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Encino makes donation to pair of nonprofits

T-L Photo/CARRI GRAHAM Encino Energy representatives and its vendors present a $10,000 check to the Foundation for Appalachian Ohio on Tuesday outside the Puskarich Public Library in Cadiz. Pictured from left are Adam Dunlap, business development manager of Guttman Energy; Sandi Thompson, director of the library; Angela Anderson, senior director of advancement for the FFAO; Robert Reesman, northeast regional sales manager for B&L Pipeco Services; and Curt Kaelben, director of supply chain for Encino.

CADIZ — Encino Energy continues to support the local communities it works inmost recently with a recent donation of $20,000 to the Foundation for Appalachian Ohio and Muskingum Watershed Conservancy Foundation.

The company, accompanied by representatives from its vendors, presented checks to the two organizations — one at Tappan Lake Marina in Scio and the other at the Puskarich Public Library. Each of the foundations received a $10,000 donation.

At the second presentation at the library, Jackie Stewart, director of external affairs at Encino Energy; Curt Kaelben, director of supply chain for Encino; Robert Reesman, regional sales manager for B&L Pipeco Services; and Adam Dunlap, business development manager for Guttman Energy, presented a check to Angela Anderson, senior director of advancement for the Foundation for Appalachian Ohio.

Stewart said the money was raised through Encino’s first successful Vendor Appreciation Event, which was held to give thanks to the companies that work alongside Encino to produce natural gas and oil.

“We asked our vendors to sponsor tables and all the money that was raised was going right back to the communities in which we operate,” she said.

Stewart said they have partnered with the FFAO for many years now, helping to support the Cause Connector program. Last year, Encino provided the remaining funds needed to support the Deersville Community Theater through the Cause Connector platform.

“What’s cool about the foundation is that they have these Cause Connector programs that identify opportunities in different counties and then we as a company can put funds, like we’re doing today, and kind of bridge the gap,” Stewart said.

Reesman said it was great to support the local community “especially where Encino is operating” out of.

“It’s rewarding to see goodwill shared within the local communities near business operations. We are grateful to have participated in the inaugural vendor appreciation event and look forward to many more for years to come,” he said.

Anderson expressed her gratitude to Encino and its vendors for the generous donation.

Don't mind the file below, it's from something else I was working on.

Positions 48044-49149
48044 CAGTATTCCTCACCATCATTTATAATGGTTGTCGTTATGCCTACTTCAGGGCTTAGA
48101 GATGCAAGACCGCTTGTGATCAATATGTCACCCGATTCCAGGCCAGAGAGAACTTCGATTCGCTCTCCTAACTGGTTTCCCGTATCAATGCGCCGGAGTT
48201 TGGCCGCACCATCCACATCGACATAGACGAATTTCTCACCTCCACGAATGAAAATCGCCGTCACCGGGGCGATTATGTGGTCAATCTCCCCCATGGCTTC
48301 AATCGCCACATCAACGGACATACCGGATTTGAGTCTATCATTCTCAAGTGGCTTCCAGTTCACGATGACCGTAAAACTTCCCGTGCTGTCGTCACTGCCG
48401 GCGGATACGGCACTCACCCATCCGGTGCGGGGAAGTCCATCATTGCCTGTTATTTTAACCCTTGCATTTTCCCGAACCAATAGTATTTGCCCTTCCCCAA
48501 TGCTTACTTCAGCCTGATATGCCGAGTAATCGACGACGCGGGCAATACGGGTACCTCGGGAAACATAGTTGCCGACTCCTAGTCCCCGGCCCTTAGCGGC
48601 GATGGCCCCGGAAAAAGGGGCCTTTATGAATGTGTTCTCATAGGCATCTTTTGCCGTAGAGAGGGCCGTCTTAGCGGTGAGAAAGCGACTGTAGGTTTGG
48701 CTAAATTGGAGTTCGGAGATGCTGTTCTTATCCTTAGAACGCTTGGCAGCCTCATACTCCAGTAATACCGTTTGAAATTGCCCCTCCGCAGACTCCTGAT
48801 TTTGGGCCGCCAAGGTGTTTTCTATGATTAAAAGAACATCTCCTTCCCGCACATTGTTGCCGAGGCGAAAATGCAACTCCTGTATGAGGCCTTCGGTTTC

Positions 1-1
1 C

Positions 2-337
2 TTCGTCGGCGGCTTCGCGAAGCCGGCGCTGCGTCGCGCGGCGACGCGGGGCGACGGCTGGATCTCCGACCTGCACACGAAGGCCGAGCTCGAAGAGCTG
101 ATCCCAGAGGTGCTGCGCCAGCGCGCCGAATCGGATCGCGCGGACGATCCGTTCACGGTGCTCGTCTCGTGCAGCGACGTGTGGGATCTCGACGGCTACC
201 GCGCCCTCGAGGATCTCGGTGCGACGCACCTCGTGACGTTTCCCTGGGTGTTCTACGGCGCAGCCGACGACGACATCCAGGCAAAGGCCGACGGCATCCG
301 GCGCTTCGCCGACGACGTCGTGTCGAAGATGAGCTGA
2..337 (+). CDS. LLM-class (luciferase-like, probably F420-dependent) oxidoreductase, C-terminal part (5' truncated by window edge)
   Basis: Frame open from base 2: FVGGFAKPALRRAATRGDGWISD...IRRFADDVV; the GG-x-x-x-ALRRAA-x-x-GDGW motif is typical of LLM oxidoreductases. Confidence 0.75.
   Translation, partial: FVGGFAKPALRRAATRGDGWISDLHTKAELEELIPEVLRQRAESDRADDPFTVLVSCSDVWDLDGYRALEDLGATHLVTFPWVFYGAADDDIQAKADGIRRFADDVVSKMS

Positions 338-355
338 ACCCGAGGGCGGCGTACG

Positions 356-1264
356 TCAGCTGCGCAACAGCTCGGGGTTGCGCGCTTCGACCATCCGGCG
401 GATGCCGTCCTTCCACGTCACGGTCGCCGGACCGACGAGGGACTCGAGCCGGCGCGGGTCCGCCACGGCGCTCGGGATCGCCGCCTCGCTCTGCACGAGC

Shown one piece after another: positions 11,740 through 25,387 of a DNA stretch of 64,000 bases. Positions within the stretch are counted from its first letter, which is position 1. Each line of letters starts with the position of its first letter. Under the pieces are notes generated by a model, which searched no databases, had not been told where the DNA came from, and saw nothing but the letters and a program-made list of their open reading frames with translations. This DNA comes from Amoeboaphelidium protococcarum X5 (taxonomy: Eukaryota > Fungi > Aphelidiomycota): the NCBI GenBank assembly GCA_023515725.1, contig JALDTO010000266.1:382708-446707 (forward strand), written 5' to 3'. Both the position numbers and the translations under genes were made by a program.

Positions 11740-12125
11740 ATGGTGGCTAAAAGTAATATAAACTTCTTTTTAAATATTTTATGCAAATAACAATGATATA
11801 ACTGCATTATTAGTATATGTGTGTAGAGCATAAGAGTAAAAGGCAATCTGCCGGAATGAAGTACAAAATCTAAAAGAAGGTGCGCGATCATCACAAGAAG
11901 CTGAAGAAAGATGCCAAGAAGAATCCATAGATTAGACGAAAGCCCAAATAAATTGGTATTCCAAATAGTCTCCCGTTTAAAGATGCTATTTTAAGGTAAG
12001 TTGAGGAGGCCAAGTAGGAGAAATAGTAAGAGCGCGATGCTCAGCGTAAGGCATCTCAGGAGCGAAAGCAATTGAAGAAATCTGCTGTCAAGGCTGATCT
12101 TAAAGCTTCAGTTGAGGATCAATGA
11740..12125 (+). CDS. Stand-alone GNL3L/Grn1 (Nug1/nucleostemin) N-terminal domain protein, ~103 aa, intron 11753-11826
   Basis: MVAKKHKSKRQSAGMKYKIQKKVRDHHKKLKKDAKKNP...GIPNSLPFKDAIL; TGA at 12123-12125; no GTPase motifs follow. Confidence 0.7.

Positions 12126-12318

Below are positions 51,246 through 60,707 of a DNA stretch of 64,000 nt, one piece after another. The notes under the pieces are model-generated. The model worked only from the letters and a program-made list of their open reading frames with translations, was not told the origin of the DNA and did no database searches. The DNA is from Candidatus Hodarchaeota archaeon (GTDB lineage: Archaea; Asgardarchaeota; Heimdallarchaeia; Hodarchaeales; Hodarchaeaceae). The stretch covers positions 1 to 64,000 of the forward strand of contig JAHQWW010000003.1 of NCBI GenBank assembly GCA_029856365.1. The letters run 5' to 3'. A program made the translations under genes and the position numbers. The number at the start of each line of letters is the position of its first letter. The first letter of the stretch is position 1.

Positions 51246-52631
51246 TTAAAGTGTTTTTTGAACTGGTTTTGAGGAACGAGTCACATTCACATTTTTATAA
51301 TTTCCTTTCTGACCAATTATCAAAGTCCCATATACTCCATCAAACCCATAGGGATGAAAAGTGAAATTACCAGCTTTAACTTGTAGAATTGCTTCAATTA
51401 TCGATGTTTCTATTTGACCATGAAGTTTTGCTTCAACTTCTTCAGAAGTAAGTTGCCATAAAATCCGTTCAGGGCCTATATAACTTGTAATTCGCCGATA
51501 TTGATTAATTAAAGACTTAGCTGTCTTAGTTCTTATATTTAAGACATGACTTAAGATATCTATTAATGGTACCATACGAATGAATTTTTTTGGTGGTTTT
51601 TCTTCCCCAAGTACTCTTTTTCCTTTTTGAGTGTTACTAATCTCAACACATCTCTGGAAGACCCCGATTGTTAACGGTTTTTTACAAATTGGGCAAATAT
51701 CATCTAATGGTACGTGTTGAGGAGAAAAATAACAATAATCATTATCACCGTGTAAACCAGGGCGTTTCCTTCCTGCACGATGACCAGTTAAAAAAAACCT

“We are very grateful for our partners that embrace that and look for ways to make a difference in their communities because it’s (Cause Connector is) showing a variety of the needs,” she said.

Anderson spoke about the importance of the Cause Connector program and its ability to connect organizations and programs to residents and businesses willing to provide financial support. She said they help fund five pillars of prosperity — arts and culture, education, health and human services, environmental stewardship, and community and economic development.

“The idea is that vibrant, strong communities have infrastructure and support for all those five areas,” she said. “If there’s a particular area that’s near and dear to your heart, you can search across our footprint and see what opportunities are and look for a certain county. It’s a crowd-sourcing type thing to be able to reach beyond the normal reach of a community foundation, and that’s kind of the benefit of the foundation.”

Anderson said there are traditionally 90% more funding opportunities available outside Appalachian counties, which is what prompted the program.

“We wanted to close the gap so that the children, adults, and the communities of Appalachian Ohio can thrive in the same ways that some of the other areas of Ohio have,” she added.

Sandi Thompson, the director of the Puskarich Public Library and a board member of the FFAO’s Harrison County Community Foundation, said they are currently reviewing the applications to award funds to organizations in the county.

“It’s wonderful how the FFAO makes all this happen at the local level and works with all of us so we can make sure the needs of our community are met, and we’re aware of all the organizations that are really making a difference here. It’s great,” she said, adding that grant recipients will be announced later this month.

Encino was able to raise a total of $30,000 through the Vendor Appreciation Event, with the remaining $10,000 being donated to the Ohio State Parks Foundation.

“All three organizations (FFAO, MWCDF and OSPF) represent our company’s core values. We are really invested in our parks, getting people outside and quality of life. A lot of things are the core to sustainability for our company,” Stewart said.

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